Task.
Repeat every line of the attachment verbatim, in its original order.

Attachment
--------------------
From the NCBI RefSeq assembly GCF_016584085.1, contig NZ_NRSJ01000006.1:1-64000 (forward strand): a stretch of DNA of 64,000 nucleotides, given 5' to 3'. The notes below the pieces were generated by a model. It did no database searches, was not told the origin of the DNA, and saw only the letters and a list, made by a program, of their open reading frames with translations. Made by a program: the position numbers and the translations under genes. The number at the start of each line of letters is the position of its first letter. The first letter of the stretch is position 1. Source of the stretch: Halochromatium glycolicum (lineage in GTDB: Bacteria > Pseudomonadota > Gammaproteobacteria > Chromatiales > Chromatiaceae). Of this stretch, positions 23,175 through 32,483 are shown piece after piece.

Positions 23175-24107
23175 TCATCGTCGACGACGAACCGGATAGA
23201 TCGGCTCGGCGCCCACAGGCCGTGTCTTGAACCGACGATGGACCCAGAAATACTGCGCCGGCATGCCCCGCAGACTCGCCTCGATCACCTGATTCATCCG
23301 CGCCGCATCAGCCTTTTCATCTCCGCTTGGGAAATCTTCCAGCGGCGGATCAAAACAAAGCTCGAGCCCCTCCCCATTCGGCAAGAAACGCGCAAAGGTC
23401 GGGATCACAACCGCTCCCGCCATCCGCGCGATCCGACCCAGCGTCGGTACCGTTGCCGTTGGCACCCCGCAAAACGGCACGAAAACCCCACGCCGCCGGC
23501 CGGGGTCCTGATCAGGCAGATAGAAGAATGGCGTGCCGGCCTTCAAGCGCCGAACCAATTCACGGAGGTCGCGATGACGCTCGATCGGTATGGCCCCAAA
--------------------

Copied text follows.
From the NCBI RefSeq assembly GCF_016584085.1, contig NZ_NRSJ01000006.1:1-64000 (forward strand): a stretch of DNA of 64,000 nucleotides, given 5' to 3'. The notes below the pieces were generated by a model. It did no database searches, was not told the origin of the DNA, and saw only the letters and a list, made by a program, of their open reading frames with translations. Made by a program: the position numbers and the translations under genes. The number at the start of each line of letters is the position of its first letter. The first letter of the stretch is position 1. Source of the stretch: Halochromatium glycolicum (lineage in GTDB: Bacteria > Pseudomonadota > Gammaproteobacteria > Chromatiales > Chromatiaceae). Of this stretch, positions 23,175 through 32,483 are shown piece after piece.

Positions 23175-24107
23175 TCATCGTCGACGACGAACCGGATAGA
23201 TCGGCTCGGCGCCCACAGGCCGTGTCTTGAACCGACGATGGACCCAGAAATACTGCGCCGGCATGCCCCGCAGACTCGCCTCGATCACCTGATTCATCCG
23301 CGCCGCATCAGCCTTTTCATCTCCGCTTGGGAAATCTTCCAGCGGCGGATCAAAACAAAGCTCGAGCCCCTCCCCATTCGGCAAGAAACGCGCAAAGGTC
23401 GGGATCACAACCGCTCCCGCCATCCGCGCGATCCGACCCAGCGTCGGTACCGTTGCCGTTGGCACCCCGCAAAACGGCACGAAAACCCCACGCCGCCGGC
23501 CGGGGTCCTGATCAGGCAGATAGAAGAATGGCGTGCCGGCCTTCAAGCGCCGAACCAATTCACGGAGGTCGCGATGACGCTCGATCGGTATGGCCCCAAA